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    1. Thank you so much Claire! I’m glad you enjoyed the post. Connemara is a wonderful place, so rugged and beautiful. Co Cavan where I live is a much gentler landscape, full of rolling hills and valleys and lakes, and lots of TREES! Wherever you go in Ireland, you’re never far from ancient sacred places and the people who populated them. Are you back in the US now?

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      1. Yes, I live in Malibu, California, but am “from” Memphis, TN, so I am that rare breed of cat called a Southerner! I returned to Connemara in October of 2014 for pre-promotion of my second novel, “Dancing to an Irish Reel,” (Contemporary fiction, Vinspire Publishing.) Ireland, to me, remained unchanged. There is a certain ‘feel” about the west to which I feel compatible, which has to do with the languid, expansive accessibility of land and sea. Perhaps its because I’m Irish on both sides of my family. And, as you mentioned, the sacred places! I think this is it! So much in Eire is sacred that it colors everything! Which is something you can’t say about America- especially California, where everything is shiny and glaringly new!

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  6. This is a lovely piece of writing about my favourite plant. Being a Winter baby I’ve always been fascinated by Holly and always, always demand that my partner plant some in our garden. Slow growing it may be but it’s an absolute delight when those red berries shine out against the deep green of the plant and the darkness of winter days.

    I loved your story of Holly and Oak fighting their battle twice a year, Ali. Although Holly is made out to be a bit of a monster and the stuff of nightmares (just look at that picture), to me, it is the most beautiful of all in the plant kingdom.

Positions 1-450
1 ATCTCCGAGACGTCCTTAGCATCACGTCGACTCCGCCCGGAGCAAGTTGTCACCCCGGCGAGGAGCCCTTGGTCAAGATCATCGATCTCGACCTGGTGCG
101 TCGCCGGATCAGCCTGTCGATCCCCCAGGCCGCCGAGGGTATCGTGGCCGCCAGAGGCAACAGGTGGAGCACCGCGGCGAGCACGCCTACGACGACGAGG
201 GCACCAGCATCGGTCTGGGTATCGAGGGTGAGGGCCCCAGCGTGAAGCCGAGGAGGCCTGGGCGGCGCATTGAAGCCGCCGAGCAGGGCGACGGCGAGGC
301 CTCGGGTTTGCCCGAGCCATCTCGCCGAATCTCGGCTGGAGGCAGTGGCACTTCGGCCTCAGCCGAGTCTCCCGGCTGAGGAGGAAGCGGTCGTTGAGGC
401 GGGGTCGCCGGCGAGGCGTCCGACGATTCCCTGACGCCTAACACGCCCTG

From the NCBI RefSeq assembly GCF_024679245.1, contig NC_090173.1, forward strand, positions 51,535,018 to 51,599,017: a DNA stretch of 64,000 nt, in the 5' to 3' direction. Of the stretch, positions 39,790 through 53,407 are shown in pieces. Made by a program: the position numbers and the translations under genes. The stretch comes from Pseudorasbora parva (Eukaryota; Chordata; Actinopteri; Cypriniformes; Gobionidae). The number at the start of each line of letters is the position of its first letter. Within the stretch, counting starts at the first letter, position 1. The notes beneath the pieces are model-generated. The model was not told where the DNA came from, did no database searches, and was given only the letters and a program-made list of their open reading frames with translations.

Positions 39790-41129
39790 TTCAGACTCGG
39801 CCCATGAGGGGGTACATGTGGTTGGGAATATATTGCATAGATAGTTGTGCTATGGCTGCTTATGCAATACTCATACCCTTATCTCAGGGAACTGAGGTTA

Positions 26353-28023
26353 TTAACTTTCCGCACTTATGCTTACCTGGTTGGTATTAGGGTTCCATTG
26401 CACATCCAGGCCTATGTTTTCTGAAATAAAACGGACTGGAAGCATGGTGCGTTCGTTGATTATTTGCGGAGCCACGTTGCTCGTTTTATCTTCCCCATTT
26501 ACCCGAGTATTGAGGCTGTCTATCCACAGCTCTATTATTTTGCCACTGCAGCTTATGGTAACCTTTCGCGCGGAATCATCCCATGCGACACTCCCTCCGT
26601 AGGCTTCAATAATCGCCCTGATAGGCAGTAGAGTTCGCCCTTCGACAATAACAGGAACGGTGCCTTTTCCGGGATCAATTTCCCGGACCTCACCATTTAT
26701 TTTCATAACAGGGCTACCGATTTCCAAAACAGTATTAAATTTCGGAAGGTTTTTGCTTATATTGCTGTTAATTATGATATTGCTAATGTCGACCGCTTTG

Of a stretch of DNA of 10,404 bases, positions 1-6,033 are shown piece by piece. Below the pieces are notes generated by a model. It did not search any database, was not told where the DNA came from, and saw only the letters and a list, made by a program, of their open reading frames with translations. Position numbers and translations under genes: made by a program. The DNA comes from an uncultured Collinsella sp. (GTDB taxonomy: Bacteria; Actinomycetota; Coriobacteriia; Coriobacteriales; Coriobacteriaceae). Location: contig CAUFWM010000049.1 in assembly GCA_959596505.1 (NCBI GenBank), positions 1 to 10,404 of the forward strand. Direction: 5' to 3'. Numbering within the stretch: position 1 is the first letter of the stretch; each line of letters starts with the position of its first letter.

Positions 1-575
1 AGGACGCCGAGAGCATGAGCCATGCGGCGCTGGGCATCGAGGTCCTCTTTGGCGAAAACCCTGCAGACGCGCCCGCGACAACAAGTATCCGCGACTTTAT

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    1. That’s lovely Hugh! I love holly too. The green glossy leaves and those bright berries, what’s not to love? Those spines don’t put me off, and they actually protect the little birds from hungry predators in winter. We do get hung up on the harsh winter weather, dont we, but winter also has its beauty if we can just open our eyes to see it, which you obviously have. And in three weeks the days start getting longer again, which means spring is on the way, hooray!!!

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      1. I agree. Winter can be so beautiful, but she can also be very angry. I think most of the seasons can be like that. Talking of Spring, the spring bulbs are already making an appearance over here. It’s been so mild that any cold snaps will now be a shock to the system for them. We’ll be going holly picking the weekend after next. I’m old fashioned in that I love sticking sprigs of holly on the tops of all the pictures on the walls in the house.

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    1. Thanks Jack! Glad you enjoyed it. I have to admit, holly always makes me feel good in the depths of winter. Its brightness and vitality is such a spark of positivity in the grey wetness of an Irish winter!

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  7. I love when you make me see what’s right beside me in a new way, Ali. There was always something very special about holly when I was a child, and not just because of Christmas. Everyone would always talk about when berried holly was scarce. There was always a sense that it had to be protected in some way. We also had the tradition at home – I don’t think this is exclusively Irish but perhaps you know – that if you didn’t take down your Christmas decorations by January 6th, you were supposed to burn a piece of holly in the fireplace to prevent bad luck.